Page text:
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Billy Bragg, Vol. 2

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Album Review

The first four years of Billy Bragg's recording career (1982 to 1986) were a blur of record releases that established the froggy-voiced "Bard from Barking" as perhaps the most powerful and engaging political songwriter to emerge since the "folk scare" of the 1960s. From 1988 on, however, Bragg had the difficult task of living up to his own legacy, and that proved to be no small task; as he stylistically outgrew the rough electric guitar and vocal textures of Brewing Up with Billy Bragg and Life's a Riot with Spy vs. Spy, Bragg didn't display the same immediate skill at "proper" record-making and took his time growing comfortable with the craft of the studio, and while he never ran out of things to write and sing about, as the 1980s faded into the 1990s his songs lost a certain amount of the sharp wit and keen focus that was second nature on his early records. (It also became clear the material was coming a lot more slowly, to boot.) This period of Bragg's career is documented on Volume 2, the second box set compiled from Bragg's back catalog, featuring expanded versions of four albums: 1988's Workers Playtime, 1991's Don't Try This at Home, 1996's William Bloke, and 2002's England, Half English. While none of these albums can be called bad, very little of what's featured on this set matches the consistent quality of the records compiled on the similar Volume 1 box, and even the best of the records featured here (Don't Try This at Home) falls slightly short of the wit and fire of Bragg's salad days. That said, while one has to pick and choose to find the pearls on Volume 2, they are certainly there, and Bragg has been generous with the bonus material on this set. Each album is accompanied by a bonus disc of demos, outtakes, single sides, and the like, and each is full of pleasant surprises for the completist (though they never quite equal the quality of the original albums) and offer an interesting look at how these albums came together. Volume 2 also comes with a book featuring song lyrics, credits, and an essay from Bragg's longtime manager, Peter Jenner, as well as a DVD that includes a show by Bragg and his band the Red Stars taped for the BBC at London's Town and Country Club in late 1991, as well as highlights from a spring 2006 gig in Bragg's hometown of Barking, Essex, with Bragg joined by former Faces keyboard man Ian McLagan. Each of the expanded albums included in Volume 2 has also been released individually, and some fans may prefer to pick and choose rather than buy the entire set, but as a whole, Volume 2 documents Billy Bragg as he struggles to balance musical and emotional maturity with the passion of his political ideals; the results may not be as engaging as Volume 1, but there's still a fascinating story to be found in this collection.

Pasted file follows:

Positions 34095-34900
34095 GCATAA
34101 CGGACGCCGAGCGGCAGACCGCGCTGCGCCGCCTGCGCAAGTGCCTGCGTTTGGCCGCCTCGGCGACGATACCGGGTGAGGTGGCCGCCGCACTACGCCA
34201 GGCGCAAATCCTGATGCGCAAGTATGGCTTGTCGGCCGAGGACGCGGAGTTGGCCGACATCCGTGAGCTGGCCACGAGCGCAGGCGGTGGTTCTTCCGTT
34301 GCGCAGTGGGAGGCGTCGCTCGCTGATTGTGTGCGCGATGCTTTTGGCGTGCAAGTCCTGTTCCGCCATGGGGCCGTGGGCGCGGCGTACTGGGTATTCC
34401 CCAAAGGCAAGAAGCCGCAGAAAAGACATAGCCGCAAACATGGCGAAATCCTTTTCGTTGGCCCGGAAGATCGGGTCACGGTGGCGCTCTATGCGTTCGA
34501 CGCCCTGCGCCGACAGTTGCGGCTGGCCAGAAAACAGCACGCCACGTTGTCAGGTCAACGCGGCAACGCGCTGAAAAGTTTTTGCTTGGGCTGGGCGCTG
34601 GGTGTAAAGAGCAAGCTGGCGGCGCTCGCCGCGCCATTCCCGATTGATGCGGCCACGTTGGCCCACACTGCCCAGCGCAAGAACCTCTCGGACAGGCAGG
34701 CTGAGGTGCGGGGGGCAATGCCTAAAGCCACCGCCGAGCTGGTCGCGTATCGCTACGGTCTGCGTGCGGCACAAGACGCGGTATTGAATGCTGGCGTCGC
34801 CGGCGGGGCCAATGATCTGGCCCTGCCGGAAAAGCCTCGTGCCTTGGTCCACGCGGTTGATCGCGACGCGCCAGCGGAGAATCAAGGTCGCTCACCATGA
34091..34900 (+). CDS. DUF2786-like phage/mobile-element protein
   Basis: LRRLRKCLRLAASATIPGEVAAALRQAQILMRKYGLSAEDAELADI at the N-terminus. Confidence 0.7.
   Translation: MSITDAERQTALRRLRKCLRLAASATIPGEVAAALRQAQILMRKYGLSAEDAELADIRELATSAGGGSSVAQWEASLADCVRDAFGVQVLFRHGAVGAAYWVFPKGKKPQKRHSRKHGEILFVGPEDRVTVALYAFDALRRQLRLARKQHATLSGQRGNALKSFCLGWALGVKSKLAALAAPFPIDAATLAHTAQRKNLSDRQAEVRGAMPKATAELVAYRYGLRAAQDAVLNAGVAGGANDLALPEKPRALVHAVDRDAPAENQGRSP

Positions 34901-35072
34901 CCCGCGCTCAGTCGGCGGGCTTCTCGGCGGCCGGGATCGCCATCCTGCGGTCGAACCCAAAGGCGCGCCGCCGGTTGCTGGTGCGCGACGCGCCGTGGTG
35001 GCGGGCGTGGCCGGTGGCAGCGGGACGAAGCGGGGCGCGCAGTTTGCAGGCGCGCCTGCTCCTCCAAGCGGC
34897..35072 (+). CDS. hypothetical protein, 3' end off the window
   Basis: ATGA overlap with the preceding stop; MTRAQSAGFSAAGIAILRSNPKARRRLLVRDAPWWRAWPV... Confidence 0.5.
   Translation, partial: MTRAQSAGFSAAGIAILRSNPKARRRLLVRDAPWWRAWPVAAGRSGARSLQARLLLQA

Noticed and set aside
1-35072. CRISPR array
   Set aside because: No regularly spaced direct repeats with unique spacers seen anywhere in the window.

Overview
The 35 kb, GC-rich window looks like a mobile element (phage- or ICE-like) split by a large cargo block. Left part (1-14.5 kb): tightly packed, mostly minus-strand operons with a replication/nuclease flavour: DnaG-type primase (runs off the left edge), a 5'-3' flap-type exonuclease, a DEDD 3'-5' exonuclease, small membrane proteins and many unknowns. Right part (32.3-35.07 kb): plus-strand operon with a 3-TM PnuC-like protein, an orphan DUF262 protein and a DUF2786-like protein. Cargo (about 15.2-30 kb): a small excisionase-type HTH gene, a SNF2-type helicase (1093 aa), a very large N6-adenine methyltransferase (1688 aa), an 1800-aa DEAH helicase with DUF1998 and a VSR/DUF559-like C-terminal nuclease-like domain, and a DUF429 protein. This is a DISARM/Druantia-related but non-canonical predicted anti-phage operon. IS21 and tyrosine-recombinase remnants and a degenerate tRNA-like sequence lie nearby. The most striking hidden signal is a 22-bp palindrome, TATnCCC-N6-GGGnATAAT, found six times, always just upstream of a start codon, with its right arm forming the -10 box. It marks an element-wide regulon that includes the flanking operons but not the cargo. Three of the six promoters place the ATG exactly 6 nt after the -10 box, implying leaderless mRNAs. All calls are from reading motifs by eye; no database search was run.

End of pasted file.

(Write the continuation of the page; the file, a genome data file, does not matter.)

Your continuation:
Born: 20 December 1957 in Barking Town Hall, London, Englan

Genre: Alternative

Years Active: '80s, '90s, '00s, '10s

Finding inspiration in the righteous anger of punk rock and the socially conscious folk tradition of Woody Guthrie and Bob Dylan, Billy Bragg was the leading figure of the anti-folk movement of the '80s. For most of the decade, Bragg bashed out songs alone on his electric guitar, singing about politics and love. While his lyrics were bitingly intelligent and clever, they were also warm and humane, filled with detail and wit. Even though his lyrics were carefully considered, Bragg never neglected...
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